Part 1 in a series of articles exploring cities adopting DR’s covenants.
People often say that Dancing Rabbit is in the middle of nowhere, and it’s hard to dispute. Rutledge, our nearest town, has a population of 100 (which we hope to surpass in the next few years) and our whole county has fewer residents than some big city high schools (4,843 by the last census).
But what we do at Dancing Rabbit is as relevant to cities as it is to small town USA, and I’ve begun to wonder: what if cities adopted Dancing Rabbit’s ecological covenants?
These six Dancing Rabbit covenants are the foundation of our ecological expectations of residents and members. Our covenants are based in the belief that radical change is possible and that it will come both through personal choices and through major shifts in physical and social infrastructure. They are based in the understanding that conservation is key, and that only with reduced consumption can technological innovation meet our needs sustainably. We’ve found that cooperation is a powerful tool for conservation and we believe a shift towards more sharing is a big part of the social change we’ll need. Our covenants don’t describe every aspect of a sustainable society, but we’ve found that these few simple rules put us far along the path towards sustainability.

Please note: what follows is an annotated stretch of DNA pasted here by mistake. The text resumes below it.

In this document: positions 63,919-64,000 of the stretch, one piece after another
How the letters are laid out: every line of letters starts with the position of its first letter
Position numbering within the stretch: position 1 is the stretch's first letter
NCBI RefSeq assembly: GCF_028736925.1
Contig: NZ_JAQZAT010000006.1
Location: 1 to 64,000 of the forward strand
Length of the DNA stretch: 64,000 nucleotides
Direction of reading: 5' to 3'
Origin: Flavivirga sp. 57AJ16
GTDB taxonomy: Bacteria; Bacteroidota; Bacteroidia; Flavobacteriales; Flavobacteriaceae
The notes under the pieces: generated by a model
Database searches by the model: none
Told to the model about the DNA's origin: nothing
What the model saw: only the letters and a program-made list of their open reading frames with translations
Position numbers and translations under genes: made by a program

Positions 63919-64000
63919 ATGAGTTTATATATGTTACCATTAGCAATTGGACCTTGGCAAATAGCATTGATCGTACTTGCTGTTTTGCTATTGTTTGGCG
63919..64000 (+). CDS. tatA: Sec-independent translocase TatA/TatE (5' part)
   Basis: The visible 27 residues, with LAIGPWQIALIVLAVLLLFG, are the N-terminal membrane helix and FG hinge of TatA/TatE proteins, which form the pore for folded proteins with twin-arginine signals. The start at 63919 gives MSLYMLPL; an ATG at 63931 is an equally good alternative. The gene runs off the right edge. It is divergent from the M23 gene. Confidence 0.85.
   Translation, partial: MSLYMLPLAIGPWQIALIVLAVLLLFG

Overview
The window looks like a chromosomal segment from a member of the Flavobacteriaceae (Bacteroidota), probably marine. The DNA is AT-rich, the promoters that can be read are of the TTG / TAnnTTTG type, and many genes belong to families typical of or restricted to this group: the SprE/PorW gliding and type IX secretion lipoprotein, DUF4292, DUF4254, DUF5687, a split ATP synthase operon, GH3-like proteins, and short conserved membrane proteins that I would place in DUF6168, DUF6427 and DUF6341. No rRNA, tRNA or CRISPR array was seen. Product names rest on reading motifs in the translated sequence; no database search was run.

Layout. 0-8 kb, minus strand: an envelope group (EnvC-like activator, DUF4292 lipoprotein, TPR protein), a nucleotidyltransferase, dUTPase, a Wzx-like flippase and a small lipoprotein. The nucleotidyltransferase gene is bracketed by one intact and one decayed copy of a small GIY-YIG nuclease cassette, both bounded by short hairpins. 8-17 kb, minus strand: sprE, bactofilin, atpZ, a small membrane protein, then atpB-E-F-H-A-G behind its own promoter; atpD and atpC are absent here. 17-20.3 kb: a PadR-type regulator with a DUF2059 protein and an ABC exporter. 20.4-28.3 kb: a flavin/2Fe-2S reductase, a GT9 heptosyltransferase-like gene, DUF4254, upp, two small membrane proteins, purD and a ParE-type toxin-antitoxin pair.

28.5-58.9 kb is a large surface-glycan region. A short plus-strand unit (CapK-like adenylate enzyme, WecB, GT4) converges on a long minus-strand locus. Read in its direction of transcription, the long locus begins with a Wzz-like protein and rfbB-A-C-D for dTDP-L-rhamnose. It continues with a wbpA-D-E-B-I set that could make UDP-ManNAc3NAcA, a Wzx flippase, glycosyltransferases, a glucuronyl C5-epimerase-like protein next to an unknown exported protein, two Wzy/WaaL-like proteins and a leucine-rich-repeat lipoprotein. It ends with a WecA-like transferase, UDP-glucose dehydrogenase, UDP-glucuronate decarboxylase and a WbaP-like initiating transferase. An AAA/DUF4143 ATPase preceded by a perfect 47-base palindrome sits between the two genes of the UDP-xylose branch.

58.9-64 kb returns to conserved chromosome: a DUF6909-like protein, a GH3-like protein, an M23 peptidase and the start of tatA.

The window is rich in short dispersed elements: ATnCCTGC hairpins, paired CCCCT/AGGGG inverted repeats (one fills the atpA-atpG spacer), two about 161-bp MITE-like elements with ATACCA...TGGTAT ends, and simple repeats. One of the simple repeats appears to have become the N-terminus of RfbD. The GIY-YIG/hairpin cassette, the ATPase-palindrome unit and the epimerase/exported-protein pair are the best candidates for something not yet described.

In this series of articles I’ll explore what it would look like for cities, neighborhoods, or regions to adopt DR’s covenants.
Our first (and perhaps most impactful) covenant states:
“Dancing Rabbit members will not use personal motorized vehicles, or store them on Dancing Rabbit property.”
What would happen if a major US city passed a law that personal motorized vehicles were not allowed or at least seriously curtailed their use? For example, what if New York prohibited personal motorized vehicles to drive or park on the island of Manhattan? Could that really work? Would people stand for it? Would the city suffer or flourish under such a law? What exceptions would have to be made?
People have written whole books about New York City transportation systems and I can’t possibly cover it all in that level of detail but here’s a quick look at the possibility. Continue reading